- Garlic and Onion. Many people like to cook the cured meat with a clove of garlic or a small onion. This is used a lot in Rome and surroundings. The traditional Amatriciana recipe doesn't approve, but in the end do what you love!
- Make your own Pasta – Make a full night of it by making your own pasta to pop into the dish!
- Al Dente Pasta – For the perfect al dente pasta, cook the pasta for a couple minutes less than the recommendation on the packet. For precise instruction read this post.
From My Cucina to your Table. Mangia! Mangia! (Eat!)
Made with Amore, Elena
More Delicious Recipes for YOU
Guanciale and pancetta are different sections of pork meat. Guanciale is from the jowl and pancetta is from the belly.
Amatriciana and arrabbiata are tomato-based sauces. Amatriciana has guanciale or pancetta. Arrabbiata typically includes garlic and parsley and not meat, an authentic amatriciana sauce does not.
Make sure to leave a ⭐️star rating on the recipe card and comment below if you make the recipe. I love to connect with you through my recipes.Print
- 28 oz can chopped tomatoes in pulp
- 12 oz guanciale, pancetta, or thick cut bacon (if using bacon add a little oil to pan)
- 1 lb (454 grams) spaghetti ot bucatini pasta
- 1 cup (8 oz) Pecorino Romano Cheese
- Salt and Pepper to taste
- ½ teaspoon red pepper flakes (optional)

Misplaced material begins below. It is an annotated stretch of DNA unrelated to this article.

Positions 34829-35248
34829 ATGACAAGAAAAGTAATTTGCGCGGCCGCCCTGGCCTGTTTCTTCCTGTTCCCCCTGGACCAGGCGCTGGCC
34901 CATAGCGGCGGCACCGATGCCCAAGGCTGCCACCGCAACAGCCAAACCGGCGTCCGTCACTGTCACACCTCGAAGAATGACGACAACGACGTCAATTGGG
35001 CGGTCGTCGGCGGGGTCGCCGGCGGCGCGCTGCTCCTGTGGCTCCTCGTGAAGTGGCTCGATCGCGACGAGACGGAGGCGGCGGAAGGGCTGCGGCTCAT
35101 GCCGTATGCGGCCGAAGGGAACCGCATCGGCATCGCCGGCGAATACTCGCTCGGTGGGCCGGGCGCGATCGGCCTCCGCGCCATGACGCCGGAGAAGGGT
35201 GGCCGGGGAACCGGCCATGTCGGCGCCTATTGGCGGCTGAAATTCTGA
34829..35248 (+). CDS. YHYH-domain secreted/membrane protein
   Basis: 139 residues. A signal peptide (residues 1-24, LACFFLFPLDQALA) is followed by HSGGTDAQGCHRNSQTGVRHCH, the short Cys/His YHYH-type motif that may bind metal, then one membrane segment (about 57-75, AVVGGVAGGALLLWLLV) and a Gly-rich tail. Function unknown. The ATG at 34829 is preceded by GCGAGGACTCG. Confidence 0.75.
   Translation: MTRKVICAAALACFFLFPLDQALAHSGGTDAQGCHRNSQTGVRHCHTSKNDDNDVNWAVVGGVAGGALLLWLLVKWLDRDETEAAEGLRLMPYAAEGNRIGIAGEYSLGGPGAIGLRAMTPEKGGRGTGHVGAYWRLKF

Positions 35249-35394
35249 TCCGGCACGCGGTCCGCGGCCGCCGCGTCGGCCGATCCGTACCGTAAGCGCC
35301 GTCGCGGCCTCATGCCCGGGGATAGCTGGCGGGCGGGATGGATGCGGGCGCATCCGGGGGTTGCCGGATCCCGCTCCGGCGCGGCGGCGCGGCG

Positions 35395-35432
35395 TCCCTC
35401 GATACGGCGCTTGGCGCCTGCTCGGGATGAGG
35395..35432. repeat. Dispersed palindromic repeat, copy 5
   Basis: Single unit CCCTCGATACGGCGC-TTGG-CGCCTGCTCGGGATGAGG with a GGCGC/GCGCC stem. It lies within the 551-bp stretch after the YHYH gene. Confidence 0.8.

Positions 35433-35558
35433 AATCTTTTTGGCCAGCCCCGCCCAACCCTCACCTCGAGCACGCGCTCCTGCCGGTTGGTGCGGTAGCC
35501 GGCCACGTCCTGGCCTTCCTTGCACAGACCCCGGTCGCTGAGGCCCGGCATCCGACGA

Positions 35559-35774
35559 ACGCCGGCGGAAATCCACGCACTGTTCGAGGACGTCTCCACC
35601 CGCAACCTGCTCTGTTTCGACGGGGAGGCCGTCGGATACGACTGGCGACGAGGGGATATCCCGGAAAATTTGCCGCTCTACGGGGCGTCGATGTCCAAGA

- Cut the guanciale, pancetta or bacon into chunks less than one-half inch thick.
- Heat a large pan over a high heat. Add guanciale/pancetta or bacon pieces and red chili flakes (if using), and stir fry until all the fat has been rendered out and the meat is very crisp. Scrape bottom of pan often to prevent from sticking.
- Add the canned tomatoes to the pan. Stir everything through then reduce heat to low and simmer for a few minutes.
- Meanwhile, bring a large pot of cold water to a boil and add salt to taste. Add the pasta and cook until al dente, according to package instructions. Reserve ½ cup of pasta water. Drain pasta and add to skillet with sauce.
- Place the drained pasta on top of the sauce. Add half of the cheese and stir the pasta with the cheese without mixing with the sauce, yet. Add pasta water and stir to combine the sauce and pasta. Add the rest of the cheese.
To serve, portion out the pasta into serving bowls, top with plenty of freshly grated pecorino cheese.
- Prep Time: 5 min
- Cook Time: 20 min
- Category: Savory
- Method: Italian
- Cuisine: Italian
Keywords: sugo al pomodoro, red sauce, amatriciana, Italian recipe, bacon, pancetta, guanciale, pecorino romano,